It’s not about a skill set, it’s about a mindset. This simple phrase is one of the more difficult things for us to understand let alone practice. I have too many personal examples to actually share here.
I heard an individual speaking about leadership the other day when I made a connection between leadership, specifically servant leadership and parenting. The simple connection is that both of these areas have to do with service and a desire to make others great. If we go a little deeper though it has to do with human beings fundamental desire to leave an impact on the world after they have left. In the role of a leader, many of us are preparing the organizations we serve to function just as well if we are not present. As parents, we want our children to become independent and experience long lasting success after we are gone.
Unfortunately, all too often as leaders, educators, and parents, we become an unwitting block to our own goals. Helping others achieve more success than they originally thought possible. We do this by not understanding the following: You can embed the ability to be great in others, but the act itself requires the individual’s own commitment and determination. Broken down, with my normal phraseology it looks like this:
Purpose: We can assist people in the setting of goals, but if there is to be true commitment and passion; goals must be designed, set, and achieved by those who they benefit the most. Personalization is key if the determination to achieve them is to be embraced.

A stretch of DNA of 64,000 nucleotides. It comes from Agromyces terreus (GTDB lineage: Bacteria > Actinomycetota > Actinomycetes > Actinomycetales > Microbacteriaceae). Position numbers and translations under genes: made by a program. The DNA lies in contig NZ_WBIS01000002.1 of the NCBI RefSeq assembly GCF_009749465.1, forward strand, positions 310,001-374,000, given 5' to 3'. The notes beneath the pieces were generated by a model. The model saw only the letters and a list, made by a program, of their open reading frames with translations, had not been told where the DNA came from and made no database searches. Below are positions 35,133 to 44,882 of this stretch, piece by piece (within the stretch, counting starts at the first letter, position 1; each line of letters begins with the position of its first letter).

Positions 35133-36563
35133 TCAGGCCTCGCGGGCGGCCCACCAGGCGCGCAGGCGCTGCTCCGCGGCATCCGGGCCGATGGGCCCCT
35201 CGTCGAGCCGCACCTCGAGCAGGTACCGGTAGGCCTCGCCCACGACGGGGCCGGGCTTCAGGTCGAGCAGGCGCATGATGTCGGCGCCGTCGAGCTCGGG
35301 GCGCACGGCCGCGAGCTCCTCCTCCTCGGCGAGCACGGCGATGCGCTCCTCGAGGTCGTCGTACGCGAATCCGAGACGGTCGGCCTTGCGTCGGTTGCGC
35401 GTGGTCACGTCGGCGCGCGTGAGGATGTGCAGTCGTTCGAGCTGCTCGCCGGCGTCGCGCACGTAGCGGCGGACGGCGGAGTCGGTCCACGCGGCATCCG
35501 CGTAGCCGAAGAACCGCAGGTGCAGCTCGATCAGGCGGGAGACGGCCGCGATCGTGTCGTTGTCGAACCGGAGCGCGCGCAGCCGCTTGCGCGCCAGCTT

Integrity: Long lasting success that is achieved through the support of others comes only through trust. A persons’ reputation is everything. That is why we must always model integrity. No matter how much you try, you cannot force someone to have integrity. It is that voice that lets people know when they are doing the right thing and not sleep when they have strayed.
Character: Attaining goals, success, and often life are not easy. How often have we heard people talk about what they could have done or should have done, but instead quit at one of the many obstacles met or mistakes made? How many times have we run into obstacles that, rather than treating them as speed bumps, we treat them as major crashes? There is no way to make a person push through the struggle to improve. Sure the ability to support them is always present and what many of us would do. However, the final decision to keep trying rests with the person. We can always influence, but not act for them.
Every time we remove obstacles rather than offer support we thwart the natural process of growth. The absence of struggle does nothing but cause the absence of a person’s ability to over come hardship.
Therefore whether leaders, educators, or parents; isn’t the main goal to help others become independent and successful? Simon Sinek says that; “When we help ourselves we find moments of happiness when we help others we find lasting fulfillment.” So if we want nothing more than to help those we lead, teach, or parent; we need to make sure we are not having the opposite effect.
We all need to understand that you can embed the ability to be great in others, but the act itself requires the individual’s own commitment and determination. No matter what we do for others we cannot make them great. We can provide the environment. We can provide the inspiration. We can provide the support, but in the end, it comes down to them. Personal greatness is often a lonely road, but all the better when achieved because it is for no one else but ourselves. We need to help others through support rather than assistance; through guidance rather than intrusion. True caring is being there to help them up not keep them from falling.